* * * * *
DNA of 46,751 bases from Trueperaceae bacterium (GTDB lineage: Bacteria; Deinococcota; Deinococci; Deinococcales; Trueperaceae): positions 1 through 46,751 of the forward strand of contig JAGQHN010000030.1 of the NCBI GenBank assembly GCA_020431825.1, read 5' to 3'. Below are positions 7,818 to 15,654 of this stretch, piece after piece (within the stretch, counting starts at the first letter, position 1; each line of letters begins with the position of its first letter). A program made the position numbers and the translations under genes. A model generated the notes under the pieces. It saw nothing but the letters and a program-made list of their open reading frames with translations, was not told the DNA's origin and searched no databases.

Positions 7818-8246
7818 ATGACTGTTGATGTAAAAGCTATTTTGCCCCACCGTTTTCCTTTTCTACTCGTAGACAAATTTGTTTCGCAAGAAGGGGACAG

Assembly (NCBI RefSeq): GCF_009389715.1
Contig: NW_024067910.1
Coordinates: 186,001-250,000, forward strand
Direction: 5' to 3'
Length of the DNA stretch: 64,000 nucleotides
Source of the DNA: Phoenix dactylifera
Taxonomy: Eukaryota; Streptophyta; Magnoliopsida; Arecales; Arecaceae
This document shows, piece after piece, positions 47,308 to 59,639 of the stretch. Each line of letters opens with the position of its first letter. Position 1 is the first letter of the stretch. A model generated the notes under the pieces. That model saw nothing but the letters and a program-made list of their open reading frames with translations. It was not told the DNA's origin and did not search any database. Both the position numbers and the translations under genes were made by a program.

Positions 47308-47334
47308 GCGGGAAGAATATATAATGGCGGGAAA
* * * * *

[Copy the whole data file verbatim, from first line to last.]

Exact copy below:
DNA of 46,751 bases from Trueperaceae bacterium (GTDB lineage: Bacteria; Deinococcota; Deinococci; Deinococcales; Trueperaceae): positions 1 through 46,751 of the forward strand of contig JAGQHN010000030.1 of the NCBI GenBank assembly GCA_020431825.1, read 5' to 3'. Below are positions 7,818 to 15,654 of this stretch, piece after piece (within the stretch, counting starts at the first letter, position 1; each line of letters begins with the position of its first letter). A program made the position numbers and the translations under genes. A model generated the notes under the pieces. It saw nothing but the letters and a program-made list of their open reading frames with translations, was not told the DNA's origin and searched no databases.

Positions 7818-8246
7818 ATGACTGTTGATGTAAAAGCTATTTTGCCCCACCGTTTTCCTTTTCTACTCGTAGACAAATTTGTTTCGCAAGAAGGGGACAG

Assembly (NCBI RefSeq): GCF_009389715.1
Contig: NW_024067910.1
Coordinates: 186,001-250,000, forward strand
Direction: 5' to 3'
Length of the DNA stretch: 64,000 nucleotides
Source of the DNA: Phoenix dactylifera
Taxonomy: Eukaryota; Streptophyta; Magnoliopsida; Arecales; Arecaceae
This document shows, piece after piece, positions 47,308 to 59,639 of the stretch. Each line of letters opens with the position of its first letter. Position 1 is the first letter of the stretch. A model generated the notes under the pieces. That model saw nothing but the letters and a program-made list of their open reading frames with translations. It was not told the DNA's origin and did not search any database. Both the position numbers and the translations under genes were made by a program.

Positions 47308-47334
47308 GCGGGAAGAATATATAATGGCGGGAAA